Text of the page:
“This report focuses primarily on the Auditor General’s Department, its work, the support it receives from the wider accountability environment and the level of responsiveness from other public officials (especially the Public Accounts Committee). The report looks at the crucial question of sanctions – who has the authority to sanction, what sanctions are available and are they being used.The research was undertaken against the background of decades long, public cries of concern for the lack of accountability, repeated reports of waste and public perception of corruption.
As coalitions of civil society groups, both the Jamaica Civil Society Coalition and the Caribbean Vulnerable Communities Coalition desired a fuller understanding of Jamaica’s accountability environment and if and how the public can strengthen the work of the Auditor General. Shedding further light on the auditor general’s findings and the state of governance as well as building understanding of the accountability framework in order to better use it are main goals of the research.” p. 8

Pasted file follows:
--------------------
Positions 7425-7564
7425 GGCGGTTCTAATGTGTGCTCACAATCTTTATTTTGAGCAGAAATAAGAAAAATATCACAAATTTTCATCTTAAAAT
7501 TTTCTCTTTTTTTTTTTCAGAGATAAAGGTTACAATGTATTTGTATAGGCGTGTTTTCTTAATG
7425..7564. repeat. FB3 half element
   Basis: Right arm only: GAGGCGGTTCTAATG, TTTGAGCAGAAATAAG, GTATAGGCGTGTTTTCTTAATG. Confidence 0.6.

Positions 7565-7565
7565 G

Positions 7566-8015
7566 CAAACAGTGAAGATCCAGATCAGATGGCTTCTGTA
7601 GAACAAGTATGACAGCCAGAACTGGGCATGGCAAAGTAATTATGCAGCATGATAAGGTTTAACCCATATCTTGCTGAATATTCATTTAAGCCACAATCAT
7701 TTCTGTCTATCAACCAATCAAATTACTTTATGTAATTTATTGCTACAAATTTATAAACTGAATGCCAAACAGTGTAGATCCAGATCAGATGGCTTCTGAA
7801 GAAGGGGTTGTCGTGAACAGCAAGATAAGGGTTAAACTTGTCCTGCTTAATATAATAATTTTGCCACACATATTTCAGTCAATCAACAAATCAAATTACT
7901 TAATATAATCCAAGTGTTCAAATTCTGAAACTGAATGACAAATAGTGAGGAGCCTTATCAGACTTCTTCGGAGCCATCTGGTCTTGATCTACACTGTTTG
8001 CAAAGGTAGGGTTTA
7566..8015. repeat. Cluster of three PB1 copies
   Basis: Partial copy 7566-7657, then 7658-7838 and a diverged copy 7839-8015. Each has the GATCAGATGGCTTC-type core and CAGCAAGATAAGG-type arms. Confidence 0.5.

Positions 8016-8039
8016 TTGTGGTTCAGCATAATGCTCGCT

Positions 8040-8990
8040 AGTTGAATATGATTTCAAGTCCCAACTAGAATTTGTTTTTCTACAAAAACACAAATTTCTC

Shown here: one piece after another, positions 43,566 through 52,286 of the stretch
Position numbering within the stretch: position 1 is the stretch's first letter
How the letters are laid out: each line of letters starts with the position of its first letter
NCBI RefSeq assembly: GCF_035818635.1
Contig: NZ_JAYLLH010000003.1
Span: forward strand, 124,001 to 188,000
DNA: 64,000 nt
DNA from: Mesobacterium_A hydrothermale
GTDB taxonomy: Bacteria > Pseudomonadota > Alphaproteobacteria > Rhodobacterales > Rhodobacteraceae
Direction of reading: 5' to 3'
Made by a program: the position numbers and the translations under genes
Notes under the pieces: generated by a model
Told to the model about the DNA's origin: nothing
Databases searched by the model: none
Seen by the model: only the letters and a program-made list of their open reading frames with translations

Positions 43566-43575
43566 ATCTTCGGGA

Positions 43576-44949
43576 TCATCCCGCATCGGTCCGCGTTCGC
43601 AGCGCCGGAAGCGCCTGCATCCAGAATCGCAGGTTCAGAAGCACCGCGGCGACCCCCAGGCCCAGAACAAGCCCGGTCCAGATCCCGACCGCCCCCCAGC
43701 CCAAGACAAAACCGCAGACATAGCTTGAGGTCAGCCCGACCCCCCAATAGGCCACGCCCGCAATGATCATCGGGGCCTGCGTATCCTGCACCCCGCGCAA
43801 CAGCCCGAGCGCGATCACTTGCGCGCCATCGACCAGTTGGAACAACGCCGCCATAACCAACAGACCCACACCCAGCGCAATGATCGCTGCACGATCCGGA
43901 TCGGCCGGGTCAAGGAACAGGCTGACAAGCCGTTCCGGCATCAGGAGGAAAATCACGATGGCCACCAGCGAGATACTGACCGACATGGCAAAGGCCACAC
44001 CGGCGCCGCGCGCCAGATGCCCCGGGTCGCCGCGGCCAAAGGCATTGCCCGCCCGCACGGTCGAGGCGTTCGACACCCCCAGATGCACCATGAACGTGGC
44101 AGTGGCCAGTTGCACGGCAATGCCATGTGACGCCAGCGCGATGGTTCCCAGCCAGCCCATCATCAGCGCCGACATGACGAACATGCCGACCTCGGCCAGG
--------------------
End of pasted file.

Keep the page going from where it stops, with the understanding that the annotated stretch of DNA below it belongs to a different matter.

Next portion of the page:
Jeanette Calder, researcher and writer for this review and one of the people most familiar with reports of Auditor General’s Department, tweeted this the day after the Petrojam report was tabled in Parliament:
Former Contractor General Greg Christie has also tweeted about the Petrojam report, including the following:
International Anti-Corruption Day
December 9 is celebrated as International Anti-Corruption Day.
“Corruption begets more corruption, and fosters a corrosive culture of impunity. The United Nations Convention against Corruption is among our primary tools for advancing the fight. Sustainable Development Goal 16 and its targets also offer a template for action.”
— UN Secretary-General, António Guterres
We wait to see how the government responds to this latest report and allegations of waste, mismanagement and corruption and whether we, the public, will resist the 9-day-wonder syndrome.